Frequently bought together
Customers who viewed this item also viewed
Customers who bought this item also bought
Covering nearly a half-century in the lives of a group of South London buddies, LAST ORDERS followsfour men from their adopted pub to Margate Pier. Along with them are the ashes of Jack, their larger-than-life friend, whose deathbed request sends them on their way. Through flashbacks, LAST ORDERS paints a portrait of their lives that will make you laugh and break your heart. Take a trip with these mates for the journey of a lifetime.
- Director's Commentary
Would you like to tell us about a lower price?
If you are a seller for this product, would you like to suggest updates through seller support?
Top customer reviews
There was a problem filtering reviews right now. Please try again later.
"Last Orders" progresses back and forth, looking at the youth of the men. American actor JJ Field plays Jack in his 20's, and really resembles Michael Caine in his younger years. Kelly Reilly stars as the young Amy, when she and Jack meet while picking hops in Kent before the outbreak of WWII.
The friendship, love, and hidden anger is really well brought out by the cast. Every week, Mirren's character, Amy, faithfully visits her and Jack's daughter, who is retarded and has been in a home since infancy, while Jack has never visited her. (Interestingly, Michael Caine's life paralleled "Last Orders": until 1989, he was unaware he had a half-brother, who was confined to a home near London. This brother, who suffered from epilepsy, caused brain damage to himself, and Caine's mother visited this brother every week until her death in 1989.)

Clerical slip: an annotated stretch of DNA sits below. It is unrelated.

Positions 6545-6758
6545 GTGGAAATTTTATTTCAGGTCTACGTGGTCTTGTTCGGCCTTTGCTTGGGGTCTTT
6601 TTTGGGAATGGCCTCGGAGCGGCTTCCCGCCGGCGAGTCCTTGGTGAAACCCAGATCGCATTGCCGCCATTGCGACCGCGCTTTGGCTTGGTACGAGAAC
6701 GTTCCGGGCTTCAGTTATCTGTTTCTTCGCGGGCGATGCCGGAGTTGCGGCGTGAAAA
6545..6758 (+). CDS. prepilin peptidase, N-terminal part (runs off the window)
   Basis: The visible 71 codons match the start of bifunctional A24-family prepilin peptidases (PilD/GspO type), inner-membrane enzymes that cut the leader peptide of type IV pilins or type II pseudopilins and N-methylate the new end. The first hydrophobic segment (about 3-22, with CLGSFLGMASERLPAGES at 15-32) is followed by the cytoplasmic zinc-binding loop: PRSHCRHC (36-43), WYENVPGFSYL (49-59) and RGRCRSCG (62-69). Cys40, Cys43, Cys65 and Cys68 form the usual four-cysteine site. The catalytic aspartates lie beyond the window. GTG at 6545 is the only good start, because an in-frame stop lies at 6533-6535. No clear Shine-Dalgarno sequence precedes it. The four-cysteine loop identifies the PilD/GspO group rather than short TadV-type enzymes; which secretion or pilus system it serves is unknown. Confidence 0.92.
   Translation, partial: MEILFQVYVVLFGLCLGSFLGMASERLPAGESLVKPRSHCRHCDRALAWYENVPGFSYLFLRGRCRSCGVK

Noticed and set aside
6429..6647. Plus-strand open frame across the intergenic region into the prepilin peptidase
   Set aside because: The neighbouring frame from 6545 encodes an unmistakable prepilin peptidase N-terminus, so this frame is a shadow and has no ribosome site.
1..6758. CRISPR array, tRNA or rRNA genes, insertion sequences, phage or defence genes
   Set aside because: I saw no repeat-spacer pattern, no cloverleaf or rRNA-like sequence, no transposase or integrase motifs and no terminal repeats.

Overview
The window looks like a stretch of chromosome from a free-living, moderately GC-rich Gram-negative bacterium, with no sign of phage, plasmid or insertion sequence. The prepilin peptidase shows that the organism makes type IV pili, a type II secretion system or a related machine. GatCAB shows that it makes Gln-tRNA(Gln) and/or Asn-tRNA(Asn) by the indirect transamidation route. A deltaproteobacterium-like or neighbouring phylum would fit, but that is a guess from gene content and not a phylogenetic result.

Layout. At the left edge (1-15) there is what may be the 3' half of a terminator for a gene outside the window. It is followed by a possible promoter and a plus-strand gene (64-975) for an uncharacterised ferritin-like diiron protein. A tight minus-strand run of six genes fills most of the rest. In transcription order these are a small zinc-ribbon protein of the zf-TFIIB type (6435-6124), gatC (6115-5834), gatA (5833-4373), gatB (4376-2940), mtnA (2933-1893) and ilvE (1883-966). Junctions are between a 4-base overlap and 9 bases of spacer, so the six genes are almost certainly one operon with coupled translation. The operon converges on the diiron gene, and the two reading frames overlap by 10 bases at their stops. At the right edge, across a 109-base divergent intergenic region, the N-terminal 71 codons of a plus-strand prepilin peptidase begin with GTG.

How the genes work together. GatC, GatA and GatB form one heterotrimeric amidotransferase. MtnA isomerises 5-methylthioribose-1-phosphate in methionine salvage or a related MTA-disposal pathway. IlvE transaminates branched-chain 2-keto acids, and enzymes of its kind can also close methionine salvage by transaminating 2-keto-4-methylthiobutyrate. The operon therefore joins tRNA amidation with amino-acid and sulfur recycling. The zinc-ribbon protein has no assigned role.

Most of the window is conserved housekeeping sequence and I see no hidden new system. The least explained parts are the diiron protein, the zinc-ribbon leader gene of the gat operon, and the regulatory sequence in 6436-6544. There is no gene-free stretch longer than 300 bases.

Vince(Winstone) was adopted by Ray and Amy after his family was killed during the Biltz, and has become estranged from Ray, but grudgingly agrees to bankroll Jack's attempt to win a nestegg for Amy. Vince and Lenny(Hemmings) have issues due to his getting Lenny's daughter pregnant, while Vic(Courtenay), an undertaker, attempts to modulate the conflicts between his friends.
To me, Mr. Hoskins' role stands out just a tad from the rest, as he is, in no small part, the main facilitator in this film: he always seems to be in the right place at the proper time, especially at the track! Although not in the boys' club of disposing of the ashes, Helen Mirren's role here is more subtle and indirect, yet crucial as the deceased's (Michael Caine) wife who opts not to go along with the boys for the final ride. Her understated yet forceful portrayal here is one of her finer pieces of work, especially noted in her scenes with her mentally challenged daughter. M. Caine is his usual cad self, somewhat like an aged "Alfie" who likes his bantering with the birds at the pub (and at the hospital!), but unlike "Alfie", he won't make plays for them! The rest of the group of the boys carrying out the "Last Orders" provide more than ample thespian talent, not only in their individual roles, but also in how each relates to the group as a whole. The cast of the "flashback" scenes of yore does equally well in laying out the dramatic foundation for the modern day sequences.
Some say the total is greater than the sum of the individual parts, especially when dealing with the synergy of talents and overall heart as manifested in this production. It's all about heart, baby, and there's plenty here to go around. Cheers!